116 3rd St SE
Cedar Rapids, Iowa 52401
CEDAR RAPIDS — Ethel Brown woke to the sound of fire alarms early Sunday. She thought it was a false alarm because Geneva Tower has had those before.
But when first responders came pounding on her door, she knew she had to evacuate.
Brown is one of 160 residents evacuated from the 12-story apartment building, 310 Fifth Ave. SE, after a fire was reported shortly after midnight Saturday on the ninth floor.
Cedar Rapids fire officials have not yet released the cause of the fire.
The residents — many of them older and disabled — are sheltering at Veterans Memorial Building or with family and friends and eager to return to their homes, according to Debbie Craig with the Affordable Housing Network, which owns Geneva Tower.
The bottom seven floors of the building did not sustain much damage, and the Affordable Housing Network is working with the city to determine when residents can start moving back. Craig said she hopes that could happen, in phases, later this week.
“They love being downtown, and they can’t wait to get back home,” she said.
The building has 60 one-bedroom apartments and 132 efficiency units.
Some of the apartments, mostly on the ninth and tenth floors, will be uninhabitable for a while, Craig said, adding she is working with Waypoint to find housing for those residents.
She said Geneva Tower has some vacant apartments on the lower floors, which will help, and the Affordable Housing Network has other units available.
No deaths were reported in the fire, but one resident was being treated for smoke inhalation and possible heat-related injuries, and a number of others were taken to hospitals for smoke exposure and other medical issues.
Veritas Church, which is across the street from Geneva Tower, became a temporary Red Cross shelter immediately after the fire.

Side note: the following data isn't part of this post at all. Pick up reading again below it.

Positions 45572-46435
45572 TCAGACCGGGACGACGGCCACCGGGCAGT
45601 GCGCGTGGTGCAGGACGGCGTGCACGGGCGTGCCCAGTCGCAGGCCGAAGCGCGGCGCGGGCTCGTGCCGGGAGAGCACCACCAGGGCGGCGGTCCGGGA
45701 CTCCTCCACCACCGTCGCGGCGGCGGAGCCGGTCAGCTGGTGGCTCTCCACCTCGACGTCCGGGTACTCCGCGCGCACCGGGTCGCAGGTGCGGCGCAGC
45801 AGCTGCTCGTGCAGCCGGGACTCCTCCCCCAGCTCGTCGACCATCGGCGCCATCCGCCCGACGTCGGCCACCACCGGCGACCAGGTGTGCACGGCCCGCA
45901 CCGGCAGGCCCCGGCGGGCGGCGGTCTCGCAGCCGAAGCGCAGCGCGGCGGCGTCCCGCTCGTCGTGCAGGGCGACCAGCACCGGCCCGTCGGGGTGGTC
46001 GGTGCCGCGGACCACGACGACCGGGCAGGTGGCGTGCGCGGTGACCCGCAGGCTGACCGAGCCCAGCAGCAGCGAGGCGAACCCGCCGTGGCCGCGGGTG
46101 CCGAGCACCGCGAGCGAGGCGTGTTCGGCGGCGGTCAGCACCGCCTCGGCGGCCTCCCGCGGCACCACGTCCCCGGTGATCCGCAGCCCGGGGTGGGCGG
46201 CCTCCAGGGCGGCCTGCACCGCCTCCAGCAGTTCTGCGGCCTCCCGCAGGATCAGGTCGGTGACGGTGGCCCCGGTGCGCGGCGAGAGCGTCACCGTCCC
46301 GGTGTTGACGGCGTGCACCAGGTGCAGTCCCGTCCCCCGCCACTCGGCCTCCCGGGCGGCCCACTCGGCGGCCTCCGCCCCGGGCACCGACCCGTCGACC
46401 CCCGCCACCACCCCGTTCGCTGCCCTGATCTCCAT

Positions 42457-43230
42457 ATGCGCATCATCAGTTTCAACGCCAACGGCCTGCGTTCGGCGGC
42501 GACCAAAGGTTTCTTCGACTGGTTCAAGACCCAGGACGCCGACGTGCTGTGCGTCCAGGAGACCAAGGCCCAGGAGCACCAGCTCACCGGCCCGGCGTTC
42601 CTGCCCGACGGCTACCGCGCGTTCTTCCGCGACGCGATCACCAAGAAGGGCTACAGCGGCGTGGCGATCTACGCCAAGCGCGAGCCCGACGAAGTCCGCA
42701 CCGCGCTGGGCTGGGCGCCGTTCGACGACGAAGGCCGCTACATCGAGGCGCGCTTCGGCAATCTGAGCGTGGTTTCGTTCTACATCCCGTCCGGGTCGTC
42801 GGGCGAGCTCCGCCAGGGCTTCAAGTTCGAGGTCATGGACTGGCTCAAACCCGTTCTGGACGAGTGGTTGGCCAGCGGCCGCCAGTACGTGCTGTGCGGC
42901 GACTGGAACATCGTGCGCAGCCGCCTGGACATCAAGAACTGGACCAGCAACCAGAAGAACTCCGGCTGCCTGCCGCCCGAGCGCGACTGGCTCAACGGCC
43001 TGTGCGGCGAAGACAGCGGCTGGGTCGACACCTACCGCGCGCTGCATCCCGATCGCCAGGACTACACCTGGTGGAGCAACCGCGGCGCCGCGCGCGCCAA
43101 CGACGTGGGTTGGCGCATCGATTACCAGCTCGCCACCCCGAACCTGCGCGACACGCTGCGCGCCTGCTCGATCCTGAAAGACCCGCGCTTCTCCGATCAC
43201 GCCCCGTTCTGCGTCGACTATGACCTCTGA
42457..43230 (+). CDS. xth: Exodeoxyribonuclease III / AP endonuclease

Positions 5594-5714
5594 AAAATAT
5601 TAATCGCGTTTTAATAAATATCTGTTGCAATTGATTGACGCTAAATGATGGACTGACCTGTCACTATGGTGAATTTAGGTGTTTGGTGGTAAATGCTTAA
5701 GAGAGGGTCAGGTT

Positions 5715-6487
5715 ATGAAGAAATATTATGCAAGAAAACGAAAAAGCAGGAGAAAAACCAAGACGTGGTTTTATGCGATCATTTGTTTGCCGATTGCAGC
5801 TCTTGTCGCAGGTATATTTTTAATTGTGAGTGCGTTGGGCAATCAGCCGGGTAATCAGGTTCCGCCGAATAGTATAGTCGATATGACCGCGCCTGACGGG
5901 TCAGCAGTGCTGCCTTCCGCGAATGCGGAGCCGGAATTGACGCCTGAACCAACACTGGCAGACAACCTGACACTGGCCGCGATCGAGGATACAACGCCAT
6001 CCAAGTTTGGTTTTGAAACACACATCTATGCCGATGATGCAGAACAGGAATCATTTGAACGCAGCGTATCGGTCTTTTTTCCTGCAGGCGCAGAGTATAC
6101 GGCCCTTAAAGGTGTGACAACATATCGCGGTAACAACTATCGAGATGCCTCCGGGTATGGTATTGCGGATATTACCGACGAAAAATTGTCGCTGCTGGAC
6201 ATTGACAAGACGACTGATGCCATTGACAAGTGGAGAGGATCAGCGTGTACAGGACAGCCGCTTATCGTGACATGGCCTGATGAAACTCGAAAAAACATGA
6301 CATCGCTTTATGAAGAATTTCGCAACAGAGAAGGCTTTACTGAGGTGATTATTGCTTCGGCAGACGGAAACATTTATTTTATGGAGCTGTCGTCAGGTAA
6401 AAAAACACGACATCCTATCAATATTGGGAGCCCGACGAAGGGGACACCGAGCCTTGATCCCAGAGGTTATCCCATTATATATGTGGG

Fifty-two residents were moved to a more permanent shelter Sunday evening at the Veterans Memorial Building, with others joining them later, said Pami Erickson, executive director of the Eastern Iowa Red Cross Chapter. Other residents are staying with family or friends, she added.
Geneva Tower employees were contacting tenants individually Monday to give updates and make sure they all have somewhere to stay, Craig said.
Geneva Tower apartments are rented to mostly low-income seniors and adults with disabilities, so many of the residents have specific medical needs.
Erickson said Red Cross emergency responders are working with public health case workers to replace medications or medical supplies lost in the fire, including items like prescription glasses.
“At this time … all their immediate needs are going to be taken care of. I think it’s going very smooth,” Erickson said.
Brown, who uses a walker, said a first responder helped her down the fire escape from her sixth-floor apartment.
“I was just thankful that everybody got out safe,” she said. “If we don’t get back home tomorrow, just keep us in your prayers.”
Tom Brown, another resident staying at the shelter, said he left the building with nothing but a jacket, pants and shoes. The Red Cross has provided him with clothing and other necessities.
Even though his apartment is on the first floor, removed from the fire, the experience scared him, he said.
“I’m under a lot of anxiety right now,” he said.
He also has a cat that is at the humane society being treated for smoke inhalation.
Many of the Geneva Tower residents have service animals.
Patti Dunleavy was at the shelter Monday with her 15-year-old service dog, Sophie. Dunleavy is having a hard time living in the open shelter since she’s used to an apartment.
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